Recently, I have gotten a lot of questions about what exactly my images "mean" and how I create them so I thought I would attempt to offer some insight into what goes into each image.
I've talked about some of this in my statement but I'll briefly reiterate my "general guidelines" for this project:
- I primarily work with rich, jewel tone colored fabrics for the background. This is my nod to traditional oil paintings, many of which featured nude women.
- I use one constant light source. I have worked extensively with flash but choose to use a constant light because I've had too many instances where the flash didn't go off and it really came down to not wanting to have to mess with the light so that I would be free to focus on the other aspects of image creation.
- How I select the objects that I use is a little tricker to explain. It began with thinking about and researching what kinds of things have traditionally either represented being female/femininity or were considered traditionally feminine. For instance, white pearls often symboled purity and are traditionally worn by women. I then began to expand my definition to include things that were in some way special/significant/important to women that I care about. For instance, my sister lent me her wooden elephant that doesn't necessarily symbolize femininity but it is significant to her and so I used that in several images. Some of the objects belong to myself or are significant to me in some way. I have always loved flowers and herbs and plants in general. A man will often give flowers to a woman he admires or cares about. Learning and understanding the symbolic language of flowers has been popular for quite some time. Overall, it's a very intuitive process that is difficult to put into words although my guiding principle is to use things that have meaning and importance associated with them.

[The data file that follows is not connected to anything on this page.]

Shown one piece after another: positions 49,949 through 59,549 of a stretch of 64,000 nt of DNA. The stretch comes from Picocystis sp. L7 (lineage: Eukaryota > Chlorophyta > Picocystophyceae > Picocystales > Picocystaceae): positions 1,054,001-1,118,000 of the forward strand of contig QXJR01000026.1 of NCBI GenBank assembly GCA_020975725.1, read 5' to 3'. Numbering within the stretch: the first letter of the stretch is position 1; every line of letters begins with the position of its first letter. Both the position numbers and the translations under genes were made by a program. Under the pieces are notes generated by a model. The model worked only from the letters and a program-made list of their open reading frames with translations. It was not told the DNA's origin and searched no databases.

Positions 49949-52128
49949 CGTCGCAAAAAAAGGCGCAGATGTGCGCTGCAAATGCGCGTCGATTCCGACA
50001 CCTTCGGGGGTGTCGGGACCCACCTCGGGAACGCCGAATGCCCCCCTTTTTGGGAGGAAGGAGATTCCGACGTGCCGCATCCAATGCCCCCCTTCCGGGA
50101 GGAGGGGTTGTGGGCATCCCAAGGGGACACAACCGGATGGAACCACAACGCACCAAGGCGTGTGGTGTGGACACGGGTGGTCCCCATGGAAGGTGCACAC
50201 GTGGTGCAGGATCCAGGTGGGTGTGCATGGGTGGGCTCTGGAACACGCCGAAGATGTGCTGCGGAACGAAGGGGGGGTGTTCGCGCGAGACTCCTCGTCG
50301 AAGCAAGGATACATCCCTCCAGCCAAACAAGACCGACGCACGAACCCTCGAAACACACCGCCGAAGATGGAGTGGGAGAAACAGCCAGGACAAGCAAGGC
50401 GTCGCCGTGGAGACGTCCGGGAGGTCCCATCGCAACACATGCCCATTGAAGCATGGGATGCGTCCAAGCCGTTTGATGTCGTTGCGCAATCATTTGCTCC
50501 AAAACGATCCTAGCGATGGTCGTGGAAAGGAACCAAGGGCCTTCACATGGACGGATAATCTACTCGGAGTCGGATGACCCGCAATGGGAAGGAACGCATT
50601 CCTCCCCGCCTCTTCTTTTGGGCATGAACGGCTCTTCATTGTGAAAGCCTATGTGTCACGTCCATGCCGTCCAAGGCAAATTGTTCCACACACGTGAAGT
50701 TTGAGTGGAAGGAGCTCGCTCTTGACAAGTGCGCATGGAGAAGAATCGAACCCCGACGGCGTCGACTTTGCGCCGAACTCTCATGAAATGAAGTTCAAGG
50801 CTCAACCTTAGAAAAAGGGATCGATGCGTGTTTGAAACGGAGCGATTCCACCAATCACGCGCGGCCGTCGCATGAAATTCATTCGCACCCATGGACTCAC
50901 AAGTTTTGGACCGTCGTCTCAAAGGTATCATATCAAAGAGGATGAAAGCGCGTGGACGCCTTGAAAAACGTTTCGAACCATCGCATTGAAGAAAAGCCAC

- Then comes the part that is really difficult to explain - setting up the arrangement that I will then photograph. I keep everything that I have on hand to use in a photograph laid out in my studio so that I can easily see everything. I usually have something on my mind, whether it be related to current events, or a past or contemporary feminist who I find very inspiring, or even something I encountered in my daily life that I use as a guiding force for the image. I then think about what kinds of images I have recently created and often try to take a different direction with the new image. I know that I will end up repeating themes (which keep the images consistent) but by pushing past what I have already photographed, I think it keeps things interesting and varied.
I often combine symbols or show them in a way that I think could be interpreted in a variety of ways. My main goal is to challenge traditional representations of femininity or what it means to be female/feminine. To me, the best way to do this is to leave some ambiguity in the images. Why is the pink ribbon cut in that image? Does it mean a loss of innocence? Or is it about being cut off from your femininity? Or something completely different? I leave that decision up to the viewer.
Disclaimer: When I say that something is traditionally considered feminine or in the realm of the female, I am by no means saying that men shouldn't or can't or don't partake of any of these things. I am simply referencing how things have been or are perceived. This is my interpretation only.